Dear Class of 2020,
By now, you must have watched a lot of commencement speeches from home or I'm sure you've seen many headlines all over the Internet, which is meant to be a positive thing – we all want to celebrate your great achievement!
It must be so strange for you to even process this whole situation. Not that it is less strange to any of us, but I still remember what it felt like to look forward to that one day when I'd be able to wear that gown, walk that walk, turn that confusing tassel to the correct side, and party all night. I’m sure many of you shared that expectation too. But in reality, before that day ever arrived, you had to clear out everything in your dorm room and pack as much as you could in the matter of a few hours, then tried to board your last-minute flight and head home without being able to say your final goodbyes to your friends and teachers. 'Strange' is a very light word.
It's always easier said than done when we're not going through what you're experiencing, but we keep telling you it's going to be ok. I have a younger brother who's a year behind you, and even I said to him: "Lucky you that you're not graduating this year.” I get how hard it is. Especially to some of you who came all the way from your home country to study abroad and contribute greatly to the economy of another country – some of you even risk all you have to pursue the American dream – you’ve already worked so hard to get here, but suddenly you found yourself being woken up by a nightmare called 'pandemic'.
Well, let's look on the bright side. I don't know what doing finals in quarantine is like to you, but it would be a dream come true to me if I were still in school (just saying).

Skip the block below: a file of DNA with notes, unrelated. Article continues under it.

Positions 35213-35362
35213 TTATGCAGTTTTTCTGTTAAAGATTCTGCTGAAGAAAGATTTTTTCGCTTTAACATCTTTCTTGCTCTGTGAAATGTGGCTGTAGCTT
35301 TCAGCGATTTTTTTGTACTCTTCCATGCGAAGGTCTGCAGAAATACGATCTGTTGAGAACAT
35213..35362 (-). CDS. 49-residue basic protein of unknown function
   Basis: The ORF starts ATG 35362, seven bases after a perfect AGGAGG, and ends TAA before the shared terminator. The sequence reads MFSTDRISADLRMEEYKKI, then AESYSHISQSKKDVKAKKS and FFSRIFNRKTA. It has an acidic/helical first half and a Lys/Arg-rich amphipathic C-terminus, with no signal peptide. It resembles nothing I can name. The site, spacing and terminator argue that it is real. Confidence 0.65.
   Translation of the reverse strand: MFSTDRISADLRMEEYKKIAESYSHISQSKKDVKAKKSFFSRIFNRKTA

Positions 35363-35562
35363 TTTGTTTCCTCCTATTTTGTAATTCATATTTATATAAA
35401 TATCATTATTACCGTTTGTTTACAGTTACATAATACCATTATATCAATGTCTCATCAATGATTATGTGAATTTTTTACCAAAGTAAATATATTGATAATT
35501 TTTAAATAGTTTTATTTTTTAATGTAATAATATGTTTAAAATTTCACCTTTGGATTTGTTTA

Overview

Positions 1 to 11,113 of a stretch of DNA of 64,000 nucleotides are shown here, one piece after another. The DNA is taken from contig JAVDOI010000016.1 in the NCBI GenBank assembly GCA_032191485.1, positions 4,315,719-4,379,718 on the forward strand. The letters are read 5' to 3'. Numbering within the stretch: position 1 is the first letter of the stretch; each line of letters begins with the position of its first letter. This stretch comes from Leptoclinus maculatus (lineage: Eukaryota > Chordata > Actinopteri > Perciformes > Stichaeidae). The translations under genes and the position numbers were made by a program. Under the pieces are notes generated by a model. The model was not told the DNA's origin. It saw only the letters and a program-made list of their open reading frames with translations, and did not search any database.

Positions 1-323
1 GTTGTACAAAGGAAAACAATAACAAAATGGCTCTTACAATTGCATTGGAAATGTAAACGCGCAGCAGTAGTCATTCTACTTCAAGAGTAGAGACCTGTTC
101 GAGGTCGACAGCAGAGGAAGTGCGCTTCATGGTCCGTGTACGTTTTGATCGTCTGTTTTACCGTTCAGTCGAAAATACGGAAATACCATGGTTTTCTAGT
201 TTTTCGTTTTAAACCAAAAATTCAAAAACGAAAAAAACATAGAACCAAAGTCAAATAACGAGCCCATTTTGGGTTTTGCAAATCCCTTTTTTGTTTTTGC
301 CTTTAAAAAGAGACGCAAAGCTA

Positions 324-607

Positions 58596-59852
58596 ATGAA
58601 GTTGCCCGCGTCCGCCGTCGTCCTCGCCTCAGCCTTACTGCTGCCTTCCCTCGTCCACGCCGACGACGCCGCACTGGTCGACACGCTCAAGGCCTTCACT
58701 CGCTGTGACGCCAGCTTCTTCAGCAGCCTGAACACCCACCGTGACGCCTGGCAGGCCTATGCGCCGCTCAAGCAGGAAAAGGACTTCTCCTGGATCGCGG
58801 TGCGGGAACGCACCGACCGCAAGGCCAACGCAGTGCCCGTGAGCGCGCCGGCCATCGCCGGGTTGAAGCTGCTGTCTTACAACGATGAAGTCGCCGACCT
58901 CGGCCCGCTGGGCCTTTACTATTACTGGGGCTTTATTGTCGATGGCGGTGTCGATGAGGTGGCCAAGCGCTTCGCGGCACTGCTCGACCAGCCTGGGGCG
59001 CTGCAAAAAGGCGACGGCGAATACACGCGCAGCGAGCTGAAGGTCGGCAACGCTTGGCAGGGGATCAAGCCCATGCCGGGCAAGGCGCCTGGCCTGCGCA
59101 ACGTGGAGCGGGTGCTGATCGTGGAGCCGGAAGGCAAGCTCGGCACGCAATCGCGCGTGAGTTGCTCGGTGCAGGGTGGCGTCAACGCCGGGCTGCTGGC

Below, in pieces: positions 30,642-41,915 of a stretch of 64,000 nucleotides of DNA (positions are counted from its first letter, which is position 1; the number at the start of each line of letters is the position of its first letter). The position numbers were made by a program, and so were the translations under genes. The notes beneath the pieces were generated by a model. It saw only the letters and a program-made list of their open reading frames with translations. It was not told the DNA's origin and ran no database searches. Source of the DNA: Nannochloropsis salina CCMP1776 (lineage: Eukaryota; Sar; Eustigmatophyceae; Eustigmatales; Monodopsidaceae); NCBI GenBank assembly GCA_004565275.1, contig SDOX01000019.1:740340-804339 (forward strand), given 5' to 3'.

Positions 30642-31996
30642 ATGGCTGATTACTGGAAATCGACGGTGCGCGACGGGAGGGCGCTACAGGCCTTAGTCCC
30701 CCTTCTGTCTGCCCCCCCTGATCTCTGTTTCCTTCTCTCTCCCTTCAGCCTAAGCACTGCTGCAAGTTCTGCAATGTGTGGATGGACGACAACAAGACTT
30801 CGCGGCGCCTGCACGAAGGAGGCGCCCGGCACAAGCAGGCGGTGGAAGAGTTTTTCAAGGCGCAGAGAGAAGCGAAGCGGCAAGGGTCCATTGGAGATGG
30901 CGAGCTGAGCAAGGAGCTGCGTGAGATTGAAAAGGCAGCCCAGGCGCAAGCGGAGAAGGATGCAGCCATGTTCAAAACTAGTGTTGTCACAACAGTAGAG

But seriously though, the fact that you can overcome what’s meant to be a great deal to you for the greater good of our community and humanity (not to mention that some of you quirky geniuses even came up with really creative ways to celebrate it!) – it speaks volumes about a generation that is so resilient, humbled, giving, and committed to something bigger than themselves.
I feel like I'm graduating with you. The world is graduating with you.
Perhaps the pandemic also sends us an important reminder that studying doesn't stop at graduation parties, and real life already started before we receive our diplomas.
If there's one thing I've learned since I graduated that I want to share with you today, it is that life is not about finding the right answer. In fact, life doesn’t start with a question and end with an answer. It’s a journey of questioning the questions to arrive at the right questions, then continue adjusting again and again, because neither the questions nor our situation is a constant. We are the only constant in our life. Everything else is a variable.
I won’t tell you everything will be ok, but I can reassure you that the more you put your work into it, the closer it will get to how you want it to be. And that’s because life doesn't give you the answer to study, and there is no such thing as one correct answer to every question. It is a series of trial and error experiments, of picking a few possibilities out of all the possibilities and trying your best to make them right.
But even more importantly, have fun with them!
You may not have the story that everyone else has, but you have your own unique story. You already made history. Keep writing and sharing it with the world. I'll look forward to reading yours one day, as I'm sure I’ll learn so much from it and I'll be inspired.